Comirnaty Meaning Explained After FDA Approves Pfizer COVID Vaccine

The U.S. Food and Drug Administration (FDA) fully approved the Pfizer-BioNTech COVID-19 vaccine on Monday after reviewing safety data in thousands of patients several months after their second dose.

Pfizer and BioNTech made the announcement in a press release on Monday, and confirmed that the vaccine would now be marketed under the brand name Comirnaty.

Although the name has changed, the two companies said the vaccine formulation has remained the same.

Under the Comirnaty name, the vaccine is approved for use in people aged 16 or older. The vaccine is still available for those aged 12 to 15, but under the fast-track Emergency Use Authorization that has enabled the U.S. vaccine rollout so far.

The brand name for the Pfizer-BioNTech vaccine was created in collaboration with medical product brand naming company the Brand Institute.

In a December 2020 interview with medical news outlet FiercePharma, Scott Piergrossi, president of operations and communications at Brand Institute, explained the thought process behind the name.

He said the "Co" part of the name refers to immunity against COVID; the middle part is a reference to mRNA, which is the type of vaccine that Comirnaty is; and the "ty" ending makes the word sound similar to "community."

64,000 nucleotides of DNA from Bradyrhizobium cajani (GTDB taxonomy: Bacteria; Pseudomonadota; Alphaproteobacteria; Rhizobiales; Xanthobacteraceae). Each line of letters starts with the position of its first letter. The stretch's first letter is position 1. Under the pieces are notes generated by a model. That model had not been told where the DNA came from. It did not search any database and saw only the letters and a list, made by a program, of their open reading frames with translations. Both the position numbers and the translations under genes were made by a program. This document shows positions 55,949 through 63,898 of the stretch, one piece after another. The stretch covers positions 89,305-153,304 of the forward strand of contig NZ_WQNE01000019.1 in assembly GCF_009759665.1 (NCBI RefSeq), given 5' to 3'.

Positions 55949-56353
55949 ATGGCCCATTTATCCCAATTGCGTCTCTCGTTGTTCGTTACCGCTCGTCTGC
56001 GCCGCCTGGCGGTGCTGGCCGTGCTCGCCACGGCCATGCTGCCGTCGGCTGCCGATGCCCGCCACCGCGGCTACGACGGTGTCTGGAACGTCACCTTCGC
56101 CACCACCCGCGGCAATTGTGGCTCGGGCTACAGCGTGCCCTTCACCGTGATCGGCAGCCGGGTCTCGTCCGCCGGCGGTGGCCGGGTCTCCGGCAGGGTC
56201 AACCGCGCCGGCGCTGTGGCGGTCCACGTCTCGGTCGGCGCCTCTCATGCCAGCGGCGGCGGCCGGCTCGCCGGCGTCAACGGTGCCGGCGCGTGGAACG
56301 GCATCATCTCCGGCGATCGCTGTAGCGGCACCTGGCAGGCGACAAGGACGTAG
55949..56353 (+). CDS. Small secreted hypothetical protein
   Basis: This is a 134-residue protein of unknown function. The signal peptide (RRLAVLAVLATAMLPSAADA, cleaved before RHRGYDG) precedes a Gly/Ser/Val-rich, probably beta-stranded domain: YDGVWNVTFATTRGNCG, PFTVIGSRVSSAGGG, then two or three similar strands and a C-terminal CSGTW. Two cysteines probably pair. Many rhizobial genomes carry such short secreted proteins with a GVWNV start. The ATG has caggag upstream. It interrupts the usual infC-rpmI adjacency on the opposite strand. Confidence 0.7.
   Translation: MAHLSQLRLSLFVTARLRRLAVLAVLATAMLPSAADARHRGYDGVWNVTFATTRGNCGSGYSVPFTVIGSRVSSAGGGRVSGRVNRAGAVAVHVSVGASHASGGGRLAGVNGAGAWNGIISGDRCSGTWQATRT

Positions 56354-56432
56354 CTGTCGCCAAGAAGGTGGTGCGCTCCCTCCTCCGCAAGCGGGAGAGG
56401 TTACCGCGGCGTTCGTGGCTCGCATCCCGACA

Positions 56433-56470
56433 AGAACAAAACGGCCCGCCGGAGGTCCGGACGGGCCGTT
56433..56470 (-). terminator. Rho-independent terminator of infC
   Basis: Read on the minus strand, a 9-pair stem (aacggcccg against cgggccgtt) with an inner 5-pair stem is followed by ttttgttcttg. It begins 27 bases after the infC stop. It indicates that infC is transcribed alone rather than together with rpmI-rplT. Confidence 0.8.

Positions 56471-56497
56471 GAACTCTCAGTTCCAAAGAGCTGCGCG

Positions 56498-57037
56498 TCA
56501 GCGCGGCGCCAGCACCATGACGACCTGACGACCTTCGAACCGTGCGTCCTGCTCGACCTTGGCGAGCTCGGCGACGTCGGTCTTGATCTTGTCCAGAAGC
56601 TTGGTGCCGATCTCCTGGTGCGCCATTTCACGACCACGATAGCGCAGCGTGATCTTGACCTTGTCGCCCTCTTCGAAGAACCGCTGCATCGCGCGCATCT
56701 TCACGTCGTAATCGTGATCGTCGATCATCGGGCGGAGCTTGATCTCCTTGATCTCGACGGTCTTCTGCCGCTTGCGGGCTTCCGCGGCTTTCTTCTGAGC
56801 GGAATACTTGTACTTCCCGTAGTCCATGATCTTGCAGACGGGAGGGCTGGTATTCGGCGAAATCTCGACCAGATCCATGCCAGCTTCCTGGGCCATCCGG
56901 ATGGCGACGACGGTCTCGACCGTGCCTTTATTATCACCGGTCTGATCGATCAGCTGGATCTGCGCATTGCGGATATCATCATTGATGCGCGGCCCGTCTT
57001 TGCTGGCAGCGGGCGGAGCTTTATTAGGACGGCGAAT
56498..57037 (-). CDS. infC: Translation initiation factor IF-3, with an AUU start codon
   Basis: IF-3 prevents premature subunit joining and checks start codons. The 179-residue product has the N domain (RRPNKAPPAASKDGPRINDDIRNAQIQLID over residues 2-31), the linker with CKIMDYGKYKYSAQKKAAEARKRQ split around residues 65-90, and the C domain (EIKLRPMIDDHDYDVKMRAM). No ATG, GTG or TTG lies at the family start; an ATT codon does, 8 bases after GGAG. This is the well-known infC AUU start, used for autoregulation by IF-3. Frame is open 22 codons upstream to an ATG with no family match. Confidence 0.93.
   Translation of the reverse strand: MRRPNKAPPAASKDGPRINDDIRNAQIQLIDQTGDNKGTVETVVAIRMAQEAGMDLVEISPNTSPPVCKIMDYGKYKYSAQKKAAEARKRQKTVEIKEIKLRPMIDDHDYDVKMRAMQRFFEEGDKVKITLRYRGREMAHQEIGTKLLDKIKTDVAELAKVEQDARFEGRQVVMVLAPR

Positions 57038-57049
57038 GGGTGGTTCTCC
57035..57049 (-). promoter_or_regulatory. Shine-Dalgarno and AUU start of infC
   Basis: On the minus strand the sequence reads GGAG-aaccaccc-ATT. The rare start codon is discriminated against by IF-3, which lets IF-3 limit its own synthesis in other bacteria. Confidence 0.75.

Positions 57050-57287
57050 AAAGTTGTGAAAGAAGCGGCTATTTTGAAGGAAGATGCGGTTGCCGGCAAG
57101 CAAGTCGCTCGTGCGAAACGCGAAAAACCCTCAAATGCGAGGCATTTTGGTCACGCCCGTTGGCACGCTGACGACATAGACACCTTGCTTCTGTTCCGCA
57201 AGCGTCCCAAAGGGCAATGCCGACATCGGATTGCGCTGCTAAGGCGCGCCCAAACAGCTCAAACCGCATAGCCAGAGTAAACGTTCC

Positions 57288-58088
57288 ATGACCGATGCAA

Piergrossi said: "Identifying those word parts and plugging into the community concept really executed nicely at the end of the day."

The Pfizer-BioNTech COVID vaccine may also be referred to by its non-brand name, tozinameran.

The Pfizer-BioNTech vaccine is not the only COVID vaccine that the Brand Institute has had a hand in naming.

On its website, the company said it had also partnered with Moderna to create the brand name Spikevax for its COVID vaccine, while it also helped create the Vaxzevria name for the Oxford-AstraZeneca COVID vaccine.

In a statement on Monday, acting FDA commissioner Dr. Janet Woodcock said the FDA approval of Comirnaty was "a milestone" in the COVID pandemic.

She said: "While millions of people have already safely received COVID-19 vaccines, we recognize that for some, the FDA approval of a vaccine may now instill additional confidence to get vaccinated."

In a Pfizer-BioNTech press release, Pfizer CEO Albert Bourla said on Monday he hoped that the full FDA approval for Comirnaty would "help increase confidence in our vaccine" as cases and death rates rise in unvaccinated people around the U.S.

Pfizer vaccine
A healthcare worker is pictured holding a Pfizer COVID vaccine dose in Los Angeles, California, on August 11, 2021. The vaccine has been approved by the FDA. Robyn Beck/AFP / Getty